Educating Sports Entrepreneurs: Matching Theory to Practice

Abstract

Sports entrepreneurship courses are part of sports management programs because some students hope to own their own sports-oriented business, and major sports conglomerates look to hire employees with entrepreneurial skills. Sports management instructors prepare students for these challenges. However, not all sports entrepreneurship instructors have owned their own businesses nor worked for large sports corporations. As a result, this study was conducted to determine if sports entrepreneurship instructors and sports entrepreneurs agree on the content that should be taught in sports entrepreneurship courses in order to prepare students for the real-world.

Results of the study indicate that sports entrepreneurship instructors do agree on a set of content standards for sports entrepreneurship courses, specifically, the Consortium for Entrepreneurship Education National Content Standards (1). Additionally, when ranking the content skills, sports entrepreneurship instructors and sports entrepreneurs agreed on four of the five top skills students should be taught in order to be successful sports entrepreneurs.

Key Words: Sports Entrepreneurship, Entrepreneurs, Sports Education, Sports Entrepreneurship Courses

Introduction

Sport management programs continue to grow in number. Since the first sport management program was developed at Ohio University in 1966, programs continue to spread across the United States and the world. According to the North American Society for Sport Management, there are more than 200 sport management programs in the United States alone (6). This growth has prompted a need for innovation within sport management curricula and the development of courses that are high quality, content-rich, and flexible.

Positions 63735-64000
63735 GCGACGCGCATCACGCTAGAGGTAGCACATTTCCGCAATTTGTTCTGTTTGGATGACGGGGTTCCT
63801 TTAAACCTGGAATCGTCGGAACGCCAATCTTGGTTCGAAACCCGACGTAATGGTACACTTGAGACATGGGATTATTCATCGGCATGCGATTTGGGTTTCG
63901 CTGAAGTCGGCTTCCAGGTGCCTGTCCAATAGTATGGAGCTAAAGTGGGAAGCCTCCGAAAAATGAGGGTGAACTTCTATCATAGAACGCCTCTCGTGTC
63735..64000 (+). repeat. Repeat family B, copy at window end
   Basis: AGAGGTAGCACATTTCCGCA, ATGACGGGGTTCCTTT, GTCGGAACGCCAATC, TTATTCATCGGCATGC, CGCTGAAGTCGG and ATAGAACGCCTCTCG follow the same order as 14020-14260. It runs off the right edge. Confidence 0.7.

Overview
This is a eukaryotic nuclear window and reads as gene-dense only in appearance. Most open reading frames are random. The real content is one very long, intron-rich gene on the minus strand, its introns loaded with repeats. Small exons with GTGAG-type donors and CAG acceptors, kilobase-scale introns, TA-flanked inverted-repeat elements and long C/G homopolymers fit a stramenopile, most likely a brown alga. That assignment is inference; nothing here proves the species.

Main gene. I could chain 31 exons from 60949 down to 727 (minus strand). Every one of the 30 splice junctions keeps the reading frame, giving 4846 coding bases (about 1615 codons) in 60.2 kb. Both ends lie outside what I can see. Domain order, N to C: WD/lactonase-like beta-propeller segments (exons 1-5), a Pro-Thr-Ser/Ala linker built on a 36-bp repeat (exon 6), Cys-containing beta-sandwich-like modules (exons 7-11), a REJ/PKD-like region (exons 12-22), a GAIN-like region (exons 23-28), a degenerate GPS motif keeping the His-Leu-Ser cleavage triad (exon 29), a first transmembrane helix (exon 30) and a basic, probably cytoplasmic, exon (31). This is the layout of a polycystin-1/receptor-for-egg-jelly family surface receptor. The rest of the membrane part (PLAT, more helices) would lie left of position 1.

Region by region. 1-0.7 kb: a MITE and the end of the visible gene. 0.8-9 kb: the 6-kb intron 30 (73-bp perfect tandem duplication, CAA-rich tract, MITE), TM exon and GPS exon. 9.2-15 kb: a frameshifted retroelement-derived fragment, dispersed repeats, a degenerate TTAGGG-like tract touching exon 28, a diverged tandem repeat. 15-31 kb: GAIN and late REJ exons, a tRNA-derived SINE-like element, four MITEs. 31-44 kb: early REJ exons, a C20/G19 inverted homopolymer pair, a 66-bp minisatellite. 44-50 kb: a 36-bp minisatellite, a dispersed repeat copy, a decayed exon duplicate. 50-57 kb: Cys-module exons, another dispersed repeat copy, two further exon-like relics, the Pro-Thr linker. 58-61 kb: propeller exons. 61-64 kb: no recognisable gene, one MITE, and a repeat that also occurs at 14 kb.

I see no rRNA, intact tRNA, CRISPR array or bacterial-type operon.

The sports industry is the third largest industry in the United States, accounting for more than $213 billion dollars a year in revenues (3). Kurtzman (4) outlined the importance of sports tourism as the impetus for the pursuit of business entrepreneurship, economic impact, and profitability. He categorized sports tourism jobs into categories of events, resorts, cruises, tours and attractions – along with listed subgroups in those categories. These subgroups, such as sports events planning and sports tour operators, are areas that are ripe for entrepreneurial endeavors.

An industry as large as the sports industry requires educated people to run a variety of sports related businesses. However, it should not be assumed that sports entrepreneurs are only owners of professional sports franchises. The sports industry entails a variety of sub-businesses, both large and small. For example, there are owners of health club facilities, sports arena and facility operators, league owner/operators, sporting goods store owners, sports ticket agencies, and sport physical therapists – just to name a few. Sport management students take sport entrepreneurship courses in order to learn the skills that are necessary to operate these types of sport-related businesses.
On the other hand, sport management instructors are entrusted with preparing their students for jobs in sport-oriented businesses. It is up to them to develop effective curriculum that prepares students for careers in an industry that is constantly changing and evolving. However, not all sport entrepreneurship instructors have owned their own businesses nor worked for large sports corporations. Research into what type of content and skills sport entrepreneurship instructors are teaching was sorely needed.
This study was conducted to compare what sport entrepreneurship instructors and practicing sport entrepreneurs believe are the important skills necessary to teach sport entrepreneurship students in order to be successful in running sport-oriented businesses. It is relevant to sports entrepreneurship educators as well as students of sports management programs – in regards to gauging what is currently being taught in sports entrepreneurship courses.

Methods